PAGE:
How To Manage A Software Team

How To Manage A Software Development Team

Ensuring a happy, engaged and productive development team is essential to every software company’s growth and success. Therefore, managing software teams successfully will have a direct impact on business success.

While there is not just one way to successful team management in software development – the specific needs of the team will vary depending on the stage of maturity of your business and industry – there are best practices to get inspired by, and common mistakes to watch out for.

This article is derived from the extensive research put into the Developer Diaries E-book which was written by Juan Carrey, a senior software engineer. We also gathered feedback from our engineering leads and put together our learnings from running a high-growth, remote-first software consulting business across 10+ countries. 

 

How to Manage a Software Team – DOs & DON’Ts

We picked the brains of some of Zartis’s top developers, who told us what works and what doesn’t — all based on their real-life experiences working in extended development teams. We then distilled their key insights into a handful of simple, actionable steps that you can start implementing today to radically transform your business for the better.

 

Let’s take a look at the most important findings. 

 

1-  Have Inclusive Decision-Making on the Product Roadmap

 

While you can’t afford to disregard business considerations, be sure to always seek the input of your technical department when brainstorming ideas for new products and features or setting time-to-market deadlines. Design discussions and whiteboarding must be key aspects of the decision-making process and must involve the engineering teams.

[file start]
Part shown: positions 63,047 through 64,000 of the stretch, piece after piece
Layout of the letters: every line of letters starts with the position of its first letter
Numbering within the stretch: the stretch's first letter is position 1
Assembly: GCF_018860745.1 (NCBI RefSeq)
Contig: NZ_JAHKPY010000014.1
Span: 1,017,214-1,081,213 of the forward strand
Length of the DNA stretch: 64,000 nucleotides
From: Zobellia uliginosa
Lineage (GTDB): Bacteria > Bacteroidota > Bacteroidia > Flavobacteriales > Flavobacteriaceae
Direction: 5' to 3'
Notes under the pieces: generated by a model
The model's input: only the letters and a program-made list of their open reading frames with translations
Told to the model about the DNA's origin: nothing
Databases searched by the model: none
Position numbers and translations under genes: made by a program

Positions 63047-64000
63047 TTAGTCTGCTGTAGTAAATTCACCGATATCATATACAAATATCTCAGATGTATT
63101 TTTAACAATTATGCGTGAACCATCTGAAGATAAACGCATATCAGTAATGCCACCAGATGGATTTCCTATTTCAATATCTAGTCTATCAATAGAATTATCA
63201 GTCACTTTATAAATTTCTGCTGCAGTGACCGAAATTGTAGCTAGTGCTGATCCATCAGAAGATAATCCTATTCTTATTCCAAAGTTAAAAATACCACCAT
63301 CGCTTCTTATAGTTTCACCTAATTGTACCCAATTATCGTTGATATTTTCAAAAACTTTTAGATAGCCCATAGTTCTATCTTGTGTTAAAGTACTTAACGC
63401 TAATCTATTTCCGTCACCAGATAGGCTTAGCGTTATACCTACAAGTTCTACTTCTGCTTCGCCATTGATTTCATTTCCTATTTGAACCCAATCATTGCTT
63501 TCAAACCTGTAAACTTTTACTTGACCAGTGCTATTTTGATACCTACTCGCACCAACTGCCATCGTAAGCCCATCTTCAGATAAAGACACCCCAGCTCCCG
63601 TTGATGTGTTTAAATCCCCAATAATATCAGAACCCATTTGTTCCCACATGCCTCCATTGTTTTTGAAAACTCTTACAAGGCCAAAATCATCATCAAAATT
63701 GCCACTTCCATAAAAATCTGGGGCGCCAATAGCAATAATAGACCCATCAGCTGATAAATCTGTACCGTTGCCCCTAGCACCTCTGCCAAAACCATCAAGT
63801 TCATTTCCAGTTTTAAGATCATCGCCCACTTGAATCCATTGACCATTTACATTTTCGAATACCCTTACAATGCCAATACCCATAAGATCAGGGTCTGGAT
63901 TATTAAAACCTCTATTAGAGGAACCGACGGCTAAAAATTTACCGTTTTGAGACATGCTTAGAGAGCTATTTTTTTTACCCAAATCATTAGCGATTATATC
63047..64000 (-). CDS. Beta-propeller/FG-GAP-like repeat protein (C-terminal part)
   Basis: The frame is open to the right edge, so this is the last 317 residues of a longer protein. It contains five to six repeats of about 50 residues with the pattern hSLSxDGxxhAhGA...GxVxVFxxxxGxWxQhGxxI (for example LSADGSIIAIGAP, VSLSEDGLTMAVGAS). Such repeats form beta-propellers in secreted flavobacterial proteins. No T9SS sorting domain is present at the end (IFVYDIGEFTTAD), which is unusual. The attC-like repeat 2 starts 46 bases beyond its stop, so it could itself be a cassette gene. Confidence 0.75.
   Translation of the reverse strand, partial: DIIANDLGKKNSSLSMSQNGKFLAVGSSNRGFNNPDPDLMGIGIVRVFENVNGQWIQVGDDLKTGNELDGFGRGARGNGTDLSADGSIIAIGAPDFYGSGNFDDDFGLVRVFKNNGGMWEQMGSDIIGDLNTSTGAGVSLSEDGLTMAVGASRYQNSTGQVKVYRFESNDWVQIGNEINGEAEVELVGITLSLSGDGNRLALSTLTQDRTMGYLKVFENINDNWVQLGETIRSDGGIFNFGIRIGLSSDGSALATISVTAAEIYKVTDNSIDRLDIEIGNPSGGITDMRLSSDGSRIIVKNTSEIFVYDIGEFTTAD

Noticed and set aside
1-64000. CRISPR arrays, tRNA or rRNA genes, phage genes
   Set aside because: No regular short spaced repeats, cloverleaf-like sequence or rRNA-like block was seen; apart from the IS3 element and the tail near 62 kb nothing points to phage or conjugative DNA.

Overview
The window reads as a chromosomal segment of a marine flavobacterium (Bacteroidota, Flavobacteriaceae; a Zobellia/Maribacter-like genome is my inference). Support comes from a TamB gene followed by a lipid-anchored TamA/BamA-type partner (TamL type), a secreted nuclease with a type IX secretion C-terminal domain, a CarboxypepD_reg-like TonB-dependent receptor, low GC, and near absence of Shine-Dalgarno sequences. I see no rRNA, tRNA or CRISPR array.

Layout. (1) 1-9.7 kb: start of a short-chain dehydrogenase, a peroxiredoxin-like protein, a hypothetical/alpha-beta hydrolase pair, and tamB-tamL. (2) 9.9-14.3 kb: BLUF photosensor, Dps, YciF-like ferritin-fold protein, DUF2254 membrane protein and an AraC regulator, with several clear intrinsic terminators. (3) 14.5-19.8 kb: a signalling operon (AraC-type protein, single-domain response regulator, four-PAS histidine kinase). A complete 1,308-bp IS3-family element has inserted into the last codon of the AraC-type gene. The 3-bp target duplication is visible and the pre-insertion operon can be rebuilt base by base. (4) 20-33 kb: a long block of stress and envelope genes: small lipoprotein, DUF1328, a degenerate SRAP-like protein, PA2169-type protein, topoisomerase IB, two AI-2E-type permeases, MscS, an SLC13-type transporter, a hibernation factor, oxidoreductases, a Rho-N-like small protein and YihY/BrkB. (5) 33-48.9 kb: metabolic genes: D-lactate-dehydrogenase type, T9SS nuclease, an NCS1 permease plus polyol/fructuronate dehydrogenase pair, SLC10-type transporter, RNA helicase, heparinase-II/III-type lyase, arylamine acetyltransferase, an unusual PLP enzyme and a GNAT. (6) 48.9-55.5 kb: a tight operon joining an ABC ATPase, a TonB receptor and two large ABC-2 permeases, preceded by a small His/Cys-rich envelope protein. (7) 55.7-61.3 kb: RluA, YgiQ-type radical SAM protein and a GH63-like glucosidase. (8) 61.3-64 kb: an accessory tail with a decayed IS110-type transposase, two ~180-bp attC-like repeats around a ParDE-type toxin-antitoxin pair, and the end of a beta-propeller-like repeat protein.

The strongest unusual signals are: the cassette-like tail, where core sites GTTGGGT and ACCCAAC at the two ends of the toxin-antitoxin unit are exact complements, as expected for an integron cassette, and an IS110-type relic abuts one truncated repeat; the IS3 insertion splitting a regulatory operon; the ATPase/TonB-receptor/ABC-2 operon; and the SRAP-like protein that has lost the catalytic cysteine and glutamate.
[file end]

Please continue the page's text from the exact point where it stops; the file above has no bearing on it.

In addition, the sales and marketing departments should work closely with the engineering teams, sharing their insight into what the customer wants and where the market is headed. This way, everyone will be on the same page, and you will end up with a product that customers love.

And don’t forget your Product Managers, either. Remember: engineers and marketers speak what can be very different languages. You therefore need people who are both business- and tech-savvy to help bridge the gap between your devs and sales departments — and that is precisely what a great Product Manager is supposed to do. So, make sure you have at least one highly skilled Product Manager to drive the product roadmap in a way that benefits sales and is also realistic from an engineering perspective

 

Things to watch out for:

  • It is the sales and marketing departments that decide what new features should be built and set hard — and often unreasonable — deadlines for the engineering team. 
  • The requests for new features rarely take into account non-functional requirements such as performance, scalability, or testing coverage. 
  • Developers are expected to churn out additional features one right after the other, leaving no time for discussing different solutions and approaches.

 

2- Encourage Input and Discussions

 

It’s lovely when everyone on your team gets along and is on the same page. However, the problem is that it’s almost… too lovely. As a manager, you may notice that sometimes you are surrounded by yes-people. Not only does that stifle healthy debate and constructive criticism, but it also cuts the line of communication between you and your developers.

Maintain an open-door policy. Make sure that everyone on the development team knows you are always available to answer questions or discuss any concerns they may have, in person or online. Don’t forget to also actively request their input when making key technical decisions.